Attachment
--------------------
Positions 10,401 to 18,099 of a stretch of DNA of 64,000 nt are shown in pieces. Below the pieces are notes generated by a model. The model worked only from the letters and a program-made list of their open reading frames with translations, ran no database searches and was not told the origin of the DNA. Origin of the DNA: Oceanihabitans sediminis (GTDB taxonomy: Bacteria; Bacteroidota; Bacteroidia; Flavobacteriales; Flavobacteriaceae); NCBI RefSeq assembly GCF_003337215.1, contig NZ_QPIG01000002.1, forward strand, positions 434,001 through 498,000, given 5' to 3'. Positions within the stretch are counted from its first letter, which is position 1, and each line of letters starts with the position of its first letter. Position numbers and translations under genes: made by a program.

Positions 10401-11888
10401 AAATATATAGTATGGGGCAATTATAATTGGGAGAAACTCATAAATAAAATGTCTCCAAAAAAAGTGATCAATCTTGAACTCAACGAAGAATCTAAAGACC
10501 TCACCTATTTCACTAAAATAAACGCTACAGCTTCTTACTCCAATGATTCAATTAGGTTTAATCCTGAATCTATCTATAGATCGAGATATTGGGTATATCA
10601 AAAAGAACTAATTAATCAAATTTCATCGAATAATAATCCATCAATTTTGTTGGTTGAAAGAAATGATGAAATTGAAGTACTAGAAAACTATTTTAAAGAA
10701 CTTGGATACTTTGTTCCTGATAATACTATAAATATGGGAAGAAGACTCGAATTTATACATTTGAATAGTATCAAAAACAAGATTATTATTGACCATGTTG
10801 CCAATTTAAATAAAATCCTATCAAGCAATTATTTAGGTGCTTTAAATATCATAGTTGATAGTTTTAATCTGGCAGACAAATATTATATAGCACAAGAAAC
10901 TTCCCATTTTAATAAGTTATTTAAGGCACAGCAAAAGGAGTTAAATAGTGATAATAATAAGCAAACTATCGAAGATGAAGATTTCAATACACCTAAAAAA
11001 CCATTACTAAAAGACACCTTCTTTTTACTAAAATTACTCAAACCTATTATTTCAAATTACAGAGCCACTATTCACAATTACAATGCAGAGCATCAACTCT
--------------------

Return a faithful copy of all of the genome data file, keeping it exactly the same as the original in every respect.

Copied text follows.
Positions 10,401 to 18,099 of a stretch of DNA of 64,000 nt are shown in pieces. Below the pieces are notes generated by a model. The model worked only from the letters and a program-made list of their open reading frames with translations, ran no database searches and was not told the origin of the DNA. Origin of the DNA: Oceanihabitans sediminis (GTDB taxonomy: Bacteria; Bacteroidota; Bacteroidia; Flavobacteriales; Flavobacteriaceae); NCBI RefSeq assembly GCF_003337215.1, contig NZ_QPIG01000002.1, forward strand, positions 434,001 through 498,000, given 5' to 3'. Positions within the stretch are counted from its first letter, which is position 1, and each line of letters starts with the position of its first letter. Position numbers and translations under genes: made by a program.

Positions 10401-11888
10401 AAATATATAGTATGGGGCAATTATAATTGGGAGAAACTCATAAATAAAATGTCTCCAAAAAAAGTGATCAATCTTGAACTCAACGAAGAATCTAAAGACC
10501 TCACCTATTTCACTAAAATAAACGCTACAGCTTCTTACTCCAATGATTCAATTAGGTTTAATCCTGAATCTATCTATAGATCGAGATATTGGGTATATCA
10601 AAAAGAACTAATTAATCAAATTTCATCGAATAATAATCCATCAATTTTGTTGGTTGAAAGAAATGATGAAATTGAAGTACTAGAAAACTATTTTAAAGAA
10701 CTTGGATACTTTGTTCCTGATAATACTATAAATATGGGAAGAAGACTCGAATTTATACATTTGAATAGTATCAAAAACAAGATTATTATTGACCATGTTG
10801 CCAATTTAAATAAAATCCTATCAAGCAATTATTTAGGTGCTTTAAATATCATAGTTGATAGTTTTAATCTGGCAGACAAATATTATATAGCACAAGAAAC
10901 TTCCCATTTTAATAAGTTATTTAAGGCACAGCAAAAGGAGTTAAATAGTGATAATAATAAGCAAACTATCGAAGATGAAGATTTCAATACACCTAAAAAA
11001 CCATTACTAAAAGACACCTTCTTTTTACTAAAATTACTCAAACCTATTATTTCAAATTACAGAGCCACTATTCACAATTACAATGCAGAGCATCAACTCT